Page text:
Home I Classes I Instructor Training I Dance Poles I About Us I Events I Galleries I Links I Shop I Fun Stuff I Student  Advertising



Pole Safety and Maintenance: Page 1 of 3

Now that you've got your pole - there are some very important steps to caring for it as well as regular features you should check in order to practice pole dancing safely.

Pole accidents are scary - and definitely can be serious! Falling off of a pole or having a pole fall over when you are on it is not only terrifying but can result in lifelong injuries, even death.

Here you will find important information about pole care as well as specific information regarding using and caring for poles such as maintenance, safety-stability-placement, and grip aids.

                                                    

Basic Maintenance:

Cleaning your pole:
This should be done before using your pole for the first time as it will have built up dirt and grease from the  factory!

On multi-piece removable poles, the threaded connections of each section should be washed regularly with mild dishwashing detergent to remove built up dirt and then apply a small amount of WD-40 or a preferably a silicone based lubricant to all the threads on both the inner and outer surfaces. Built up dirt will result in the pole sections sticking together so that it is very difficult to separate them for storage.

You should clean your pole like this at least once a month to keep the sections from becoming locked together and keep your pole in good working condition. This also allows your ceiling to "rest" a bit so that the joist settles down before you put it back up. The time spent cleaning your pole is enough time for the ceiling to rest.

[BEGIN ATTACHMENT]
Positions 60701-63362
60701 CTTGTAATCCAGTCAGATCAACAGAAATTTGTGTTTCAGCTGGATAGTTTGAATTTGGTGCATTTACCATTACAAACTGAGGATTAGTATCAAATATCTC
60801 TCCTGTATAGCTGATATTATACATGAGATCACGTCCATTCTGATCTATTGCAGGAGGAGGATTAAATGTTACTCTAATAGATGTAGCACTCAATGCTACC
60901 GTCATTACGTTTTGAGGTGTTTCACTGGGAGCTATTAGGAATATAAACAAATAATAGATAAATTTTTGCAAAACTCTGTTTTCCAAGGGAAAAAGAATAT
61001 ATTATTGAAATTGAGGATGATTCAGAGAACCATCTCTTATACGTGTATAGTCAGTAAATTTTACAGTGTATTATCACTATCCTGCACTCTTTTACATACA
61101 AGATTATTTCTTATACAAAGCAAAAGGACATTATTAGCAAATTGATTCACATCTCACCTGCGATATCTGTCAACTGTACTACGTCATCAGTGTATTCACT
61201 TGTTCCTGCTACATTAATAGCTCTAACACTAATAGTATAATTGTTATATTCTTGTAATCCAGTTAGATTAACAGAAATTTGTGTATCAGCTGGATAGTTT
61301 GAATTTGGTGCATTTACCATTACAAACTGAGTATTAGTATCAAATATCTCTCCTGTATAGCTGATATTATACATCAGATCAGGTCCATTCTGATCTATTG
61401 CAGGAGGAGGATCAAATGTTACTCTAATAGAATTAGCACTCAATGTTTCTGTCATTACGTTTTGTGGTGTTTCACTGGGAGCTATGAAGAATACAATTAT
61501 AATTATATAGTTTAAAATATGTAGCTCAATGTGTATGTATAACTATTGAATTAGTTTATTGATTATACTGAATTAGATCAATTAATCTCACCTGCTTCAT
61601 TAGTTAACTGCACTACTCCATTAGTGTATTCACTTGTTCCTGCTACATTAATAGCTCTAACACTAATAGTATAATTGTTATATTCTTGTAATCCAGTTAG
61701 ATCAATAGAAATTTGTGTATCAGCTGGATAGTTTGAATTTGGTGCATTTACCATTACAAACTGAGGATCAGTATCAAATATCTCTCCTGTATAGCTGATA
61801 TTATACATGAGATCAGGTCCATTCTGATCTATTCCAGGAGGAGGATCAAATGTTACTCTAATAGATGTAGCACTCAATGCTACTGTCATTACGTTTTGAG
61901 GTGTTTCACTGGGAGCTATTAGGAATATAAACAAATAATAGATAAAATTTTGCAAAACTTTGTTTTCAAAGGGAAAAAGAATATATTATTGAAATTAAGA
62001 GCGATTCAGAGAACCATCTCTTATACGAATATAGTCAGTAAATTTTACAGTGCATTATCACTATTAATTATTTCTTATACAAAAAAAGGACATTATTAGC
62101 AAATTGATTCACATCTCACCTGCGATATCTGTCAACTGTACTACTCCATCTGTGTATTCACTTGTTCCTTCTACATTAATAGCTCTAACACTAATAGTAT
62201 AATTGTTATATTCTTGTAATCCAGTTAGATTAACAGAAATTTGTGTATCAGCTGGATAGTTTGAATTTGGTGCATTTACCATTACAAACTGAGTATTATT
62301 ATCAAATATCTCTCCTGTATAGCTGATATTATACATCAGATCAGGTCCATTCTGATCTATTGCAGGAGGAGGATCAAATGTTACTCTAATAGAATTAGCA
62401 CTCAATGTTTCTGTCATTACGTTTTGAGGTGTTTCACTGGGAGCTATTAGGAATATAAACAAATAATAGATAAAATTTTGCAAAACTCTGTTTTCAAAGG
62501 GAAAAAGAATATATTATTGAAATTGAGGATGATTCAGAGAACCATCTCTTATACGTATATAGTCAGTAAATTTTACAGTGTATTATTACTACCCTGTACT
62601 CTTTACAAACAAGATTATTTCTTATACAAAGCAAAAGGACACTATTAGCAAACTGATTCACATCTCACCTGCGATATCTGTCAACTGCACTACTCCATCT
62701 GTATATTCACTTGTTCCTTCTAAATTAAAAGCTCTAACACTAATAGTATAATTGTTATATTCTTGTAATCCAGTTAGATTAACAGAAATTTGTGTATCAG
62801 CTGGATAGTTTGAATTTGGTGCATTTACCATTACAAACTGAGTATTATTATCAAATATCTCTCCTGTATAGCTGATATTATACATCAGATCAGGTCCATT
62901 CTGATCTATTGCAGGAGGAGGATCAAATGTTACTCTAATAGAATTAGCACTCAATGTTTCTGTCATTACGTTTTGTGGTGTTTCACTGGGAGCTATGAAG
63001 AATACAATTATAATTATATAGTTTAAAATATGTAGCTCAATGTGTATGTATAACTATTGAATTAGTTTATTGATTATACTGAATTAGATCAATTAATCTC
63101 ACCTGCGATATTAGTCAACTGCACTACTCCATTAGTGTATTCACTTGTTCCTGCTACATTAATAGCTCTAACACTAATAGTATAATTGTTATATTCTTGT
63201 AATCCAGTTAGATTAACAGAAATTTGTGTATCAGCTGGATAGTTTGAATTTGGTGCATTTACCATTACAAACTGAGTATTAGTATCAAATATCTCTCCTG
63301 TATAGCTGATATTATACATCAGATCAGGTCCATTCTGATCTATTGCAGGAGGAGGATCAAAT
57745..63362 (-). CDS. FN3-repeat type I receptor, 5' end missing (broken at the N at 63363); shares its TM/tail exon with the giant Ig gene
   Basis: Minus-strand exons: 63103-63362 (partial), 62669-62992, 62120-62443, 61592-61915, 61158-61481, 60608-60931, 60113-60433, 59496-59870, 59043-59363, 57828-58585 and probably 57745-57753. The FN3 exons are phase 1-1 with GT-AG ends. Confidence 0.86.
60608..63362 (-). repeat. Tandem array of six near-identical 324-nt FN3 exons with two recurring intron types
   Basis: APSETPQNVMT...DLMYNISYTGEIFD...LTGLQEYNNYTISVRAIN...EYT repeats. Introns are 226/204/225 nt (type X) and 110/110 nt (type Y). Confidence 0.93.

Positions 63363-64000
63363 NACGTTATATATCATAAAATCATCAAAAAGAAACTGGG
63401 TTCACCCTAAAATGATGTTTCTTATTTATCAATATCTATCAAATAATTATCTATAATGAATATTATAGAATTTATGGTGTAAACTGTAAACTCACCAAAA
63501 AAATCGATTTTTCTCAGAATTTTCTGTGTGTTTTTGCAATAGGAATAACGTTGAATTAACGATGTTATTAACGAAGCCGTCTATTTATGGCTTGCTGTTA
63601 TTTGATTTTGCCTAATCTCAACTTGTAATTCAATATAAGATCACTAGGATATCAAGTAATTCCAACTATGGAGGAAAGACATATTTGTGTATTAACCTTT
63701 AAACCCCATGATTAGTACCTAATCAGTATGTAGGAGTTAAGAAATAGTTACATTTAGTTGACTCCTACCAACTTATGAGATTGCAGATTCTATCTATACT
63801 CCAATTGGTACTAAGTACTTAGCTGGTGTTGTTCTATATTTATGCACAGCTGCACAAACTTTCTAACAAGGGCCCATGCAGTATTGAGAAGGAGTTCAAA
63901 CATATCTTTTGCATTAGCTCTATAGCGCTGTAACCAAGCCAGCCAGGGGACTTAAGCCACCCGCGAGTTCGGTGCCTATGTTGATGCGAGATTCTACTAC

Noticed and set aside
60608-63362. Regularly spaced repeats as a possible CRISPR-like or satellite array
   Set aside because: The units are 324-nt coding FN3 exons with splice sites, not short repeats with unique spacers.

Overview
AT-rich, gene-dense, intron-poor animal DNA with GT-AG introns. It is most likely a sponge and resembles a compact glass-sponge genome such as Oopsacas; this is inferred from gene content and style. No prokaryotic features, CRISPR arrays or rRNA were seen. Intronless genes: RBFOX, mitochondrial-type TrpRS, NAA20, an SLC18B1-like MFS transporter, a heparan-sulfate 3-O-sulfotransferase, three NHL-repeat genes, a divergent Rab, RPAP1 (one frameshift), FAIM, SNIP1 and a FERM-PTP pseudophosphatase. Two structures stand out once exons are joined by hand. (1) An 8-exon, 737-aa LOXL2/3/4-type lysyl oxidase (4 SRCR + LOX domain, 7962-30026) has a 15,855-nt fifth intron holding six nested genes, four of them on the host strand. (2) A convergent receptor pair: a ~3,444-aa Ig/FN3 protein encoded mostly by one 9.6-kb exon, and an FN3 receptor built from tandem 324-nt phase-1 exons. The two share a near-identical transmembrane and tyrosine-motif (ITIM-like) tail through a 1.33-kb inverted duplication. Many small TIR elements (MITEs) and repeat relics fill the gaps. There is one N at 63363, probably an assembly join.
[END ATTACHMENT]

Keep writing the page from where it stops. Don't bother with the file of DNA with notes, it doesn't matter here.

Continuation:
After cleaning the threaded sections, wipe the outside of the pole thoroughly with a non-ammonia based glass cleaning product to clean the surface of residual silicone/WD-40 and use it regularly for cleaning while dancing. Also be aware that Windex has additives which can eventually leave a slippery build up on your pole. Threaded sections can also be "cleaned" with the WD-40 itself as this is a great cleaner and then apply silicone spray for lubrication.

Polished chrome and stainless poles should be cleaned regularly with a non-streaking glass cleaner or rubbing alcohol.
Build up can result in either a pole that is too sticky or too slippery. Either makes pole dancing difficult, as well as dangerous.

Brass poles require more care than the polished chrome or stainless as the brass absorbs more oils and results in tarnishing.
This also affects your ability to hold onto the pole. They require regular cleaning with a brass polish/cleanser to remove buildup.
You will be amazed at how nice your pole is to work with after you clean it this way.

Regular rubbing alcohol is a great cleaner for both your hands and the pole while dancing as sweat and oils build up. It helps to wipe the pole with a dry cloth or towel after wiping it down with alcohol.

During practice, you can also wipe the pole with cheap baby wipes - you should use the ones that have no added lanolin or vitamin E but are alcohol based to avoid a build up of slippery oils on your pole. Using wipes on the pole or even on your hands and legs can add a bit of grip to the pole or your skin. Good wipes to use are toddler hand wipes and the red label "Wet Ones".

While pole dancing, rings, toe rings, bracelets and ankle bracelets should be removed to avoid scratching the finish of any pole. You've invested in a good pole, you don't want it scratched up and a marred surface can also scratch your own skin.